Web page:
Again, the active chemicals must have a high level of compatibility with other ingredients in the product as well as with the packaging materials including the containers, covers and labels. Also, the products must not have deleterious odour, colour and other aesthetics. Finally, the product must be cheap and reasonably affordable to the user.
The six chemical groups that are used as antiseptics include Alcohols, Phenolics, Chlorhexidine Gluconate, Quaternary Ammonium Compounds, Iodine and Triclosan.
Products containing alcohols are the most widely used hand antiseptics. Alcohols exhibit rapid broad-spectrum antimicrobial activity against vegetative bacteria (including mycobacteria), viruses, and fungi but are not sporicidal.
Alcohol in hand sanitizers disinfects hands by penetrating the cell membranes of pathogens, dehydrating the cell and denaturing proteins.
Alcohol-based hand sanitizers provide an alternative measure for hand hygiene and are preferred over hand washing, because of the mobility and convenience they offer.
The second group of antiseptic products are those that contain the phenolics.
They possess antibacterial, antifungal and antiviral properties. Examples of phenolics are cresol which is contained in commercial preparation like Lysol soap, and chloroxylenol contained in Dettol.
Quaternary Ammonium Compounds
The Quaternary ammonium compounds are the next category of chemical agents found in hand-hygiene products. They are called QACs by abbreviations.
Examples of the QACs include benzalkonium chloride, benzethonium chloride and cetrimide.
Chlorhexidine gluconate is another chemical agent used for making hand-hygiene products. It is probably the most widely used antiseptic found in antiseptic products.
Chlorhexidine has similar mechanisms of action to the phenolics and it is commonly formulated in combination with the QACs.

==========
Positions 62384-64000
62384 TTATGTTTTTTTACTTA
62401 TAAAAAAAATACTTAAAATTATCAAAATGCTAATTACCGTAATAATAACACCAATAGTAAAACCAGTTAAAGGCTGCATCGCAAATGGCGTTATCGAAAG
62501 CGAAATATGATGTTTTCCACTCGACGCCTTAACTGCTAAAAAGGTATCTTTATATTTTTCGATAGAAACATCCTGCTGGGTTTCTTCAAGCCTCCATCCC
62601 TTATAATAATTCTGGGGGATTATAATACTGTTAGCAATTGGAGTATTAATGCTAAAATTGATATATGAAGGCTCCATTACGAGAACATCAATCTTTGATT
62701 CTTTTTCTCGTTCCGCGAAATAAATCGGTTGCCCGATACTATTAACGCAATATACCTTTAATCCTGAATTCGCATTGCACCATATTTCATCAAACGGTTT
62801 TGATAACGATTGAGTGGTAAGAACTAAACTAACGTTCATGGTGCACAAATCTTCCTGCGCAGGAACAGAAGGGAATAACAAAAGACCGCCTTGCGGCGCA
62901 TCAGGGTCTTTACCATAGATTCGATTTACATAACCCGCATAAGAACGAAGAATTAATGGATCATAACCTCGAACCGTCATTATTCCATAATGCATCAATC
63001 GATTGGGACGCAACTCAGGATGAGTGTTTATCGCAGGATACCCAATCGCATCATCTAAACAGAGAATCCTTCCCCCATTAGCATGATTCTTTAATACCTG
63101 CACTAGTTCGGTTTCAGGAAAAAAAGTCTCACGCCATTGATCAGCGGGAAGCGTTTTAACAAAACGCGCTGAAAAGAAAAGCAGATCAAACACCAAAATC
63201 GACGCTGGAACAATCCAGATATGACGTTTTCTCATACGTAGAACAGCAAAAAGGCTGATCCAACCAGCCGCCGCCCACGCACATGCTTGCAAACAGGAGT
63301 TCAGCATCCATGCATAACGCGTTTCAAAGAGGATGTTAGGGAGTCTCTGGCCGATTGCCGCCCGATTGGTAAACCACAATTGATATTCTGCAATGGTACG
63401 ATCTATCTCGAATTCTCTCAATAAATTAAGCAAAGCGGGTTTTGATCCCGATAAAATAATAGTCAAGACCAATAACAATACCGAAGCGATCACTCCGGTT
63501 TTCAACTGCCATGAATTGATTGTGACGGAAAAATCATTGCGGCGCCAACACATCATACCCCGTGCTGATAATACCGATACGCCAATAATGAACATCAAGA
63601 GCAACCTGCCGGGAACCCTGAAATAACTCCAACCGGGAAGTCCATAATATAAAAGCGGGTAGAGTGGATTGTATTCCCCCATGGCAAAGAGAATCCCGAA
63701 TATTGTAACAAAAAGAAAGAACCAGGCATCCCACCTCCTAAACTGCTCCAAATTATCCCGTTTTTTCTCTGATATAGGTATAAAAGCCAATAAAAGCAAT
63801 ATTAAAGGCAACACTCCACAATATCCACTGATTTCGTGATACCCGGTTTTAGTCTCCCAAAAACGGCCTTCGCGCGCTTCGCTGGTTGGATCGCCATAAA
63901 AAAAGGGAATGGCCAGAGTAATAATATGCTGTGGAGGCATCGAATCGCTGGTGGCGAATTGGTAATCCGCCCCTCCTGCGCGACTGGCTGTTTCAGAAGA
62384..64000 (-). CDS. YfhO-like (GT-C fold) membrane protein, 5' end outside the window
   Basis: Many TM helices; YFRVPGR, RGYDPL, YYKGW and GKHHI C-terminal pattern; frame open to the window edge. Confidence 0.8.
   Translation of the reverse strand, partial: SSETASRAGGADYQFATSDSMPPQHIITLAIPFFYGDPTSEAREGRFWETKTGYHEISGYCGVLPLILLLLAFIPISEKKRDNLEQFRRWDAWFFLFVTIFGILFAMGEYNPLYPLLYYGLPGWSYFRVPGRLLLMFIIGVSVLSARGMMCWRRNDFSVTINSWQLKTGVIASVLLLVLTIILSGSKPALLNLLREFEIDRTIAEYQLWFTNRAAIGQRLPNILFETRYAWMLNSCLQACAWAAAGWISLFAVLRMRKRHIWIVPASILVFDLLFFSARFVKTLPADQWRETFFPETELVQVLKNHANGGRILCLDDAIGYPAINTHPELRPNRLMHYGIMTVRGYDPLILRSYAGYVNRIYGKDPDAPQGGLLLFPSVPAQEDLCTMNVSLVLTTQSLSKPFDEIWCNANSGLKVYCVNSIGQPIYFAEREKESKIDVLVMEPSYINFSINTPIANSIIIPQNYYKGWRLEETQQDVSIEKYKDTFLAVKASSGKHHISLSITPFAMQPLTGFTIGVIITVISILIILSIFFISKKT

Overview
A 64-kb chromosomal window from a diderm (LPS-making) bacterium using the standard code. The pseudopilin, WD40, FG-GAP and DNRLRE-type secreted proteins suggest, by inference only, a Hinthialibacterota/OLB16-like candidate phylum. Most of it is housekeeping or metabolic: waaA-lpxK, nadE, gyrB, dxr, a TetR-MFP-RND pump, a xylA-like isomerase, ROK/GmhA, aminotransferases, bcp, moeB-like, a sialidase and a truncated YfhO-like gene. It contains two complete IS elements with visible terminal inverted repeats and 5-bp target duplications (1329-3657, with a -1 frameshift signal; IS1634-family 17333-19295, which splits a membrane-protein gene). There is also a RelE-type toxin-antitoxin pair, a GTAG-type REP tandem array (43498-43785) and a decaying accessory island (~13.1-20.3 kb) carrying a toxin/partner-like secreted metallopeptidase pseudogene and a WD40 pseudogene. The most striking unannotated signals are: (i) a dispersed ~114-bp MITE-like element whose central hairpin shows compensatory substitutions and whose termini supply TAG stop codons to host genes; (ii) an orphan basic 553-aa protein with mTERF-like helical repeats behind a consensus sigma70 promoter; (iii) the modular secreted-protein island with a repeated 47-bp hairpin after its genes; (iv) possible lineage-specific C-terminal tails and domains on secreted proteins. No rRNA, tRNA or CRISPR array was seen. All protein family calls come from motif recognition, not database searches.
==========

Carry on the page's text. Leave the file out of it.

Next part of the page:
The next group of chemical agents used in making hand-hygiene products are the halogens. The halogen of main applications in this case is iodine and its products.
The products of other halogens such as chlorine, bromine and fluorine have been found to be highly reactive and toxic. Iodine kills germs very fast and it is active against most disease-causing microbes including bacteria, fungi, viruses and spores.
Triclosan is the last category of agents in hand-hygiene products that will be discussed in this write-up. It is a non-ionic, colourless substance. It is poorly soluble in water, but dissolves well in alcohols.
Similar to chlorhexidine, triclosan has persistent activity on the skin. Its activity in hand-care products is affected by pH, the presence of surfactants or humectants, and the ionic nature of the particular formulates.
It is hoped that hand sanitizers’ manufacturer will not compromise quality while producing their hand-hygiene products.
At a time when Coronavirus is still ‘ravaging’ the global population, we need quality and effective hand-hygiene products not only to protect us from contracting COVID-19, but also ward off other diseases, which can easily attack us.
Akinkunmi, PhD, a don in the Department of Pharmaceutics, Obafemi Awolowo University (OAU), in Ile-Ife; and Mahmud, a freelance journalist, are Fellows of the African Science Literacy Network (ASLN).
The fund for this paper was provided by African Science Literacy Network.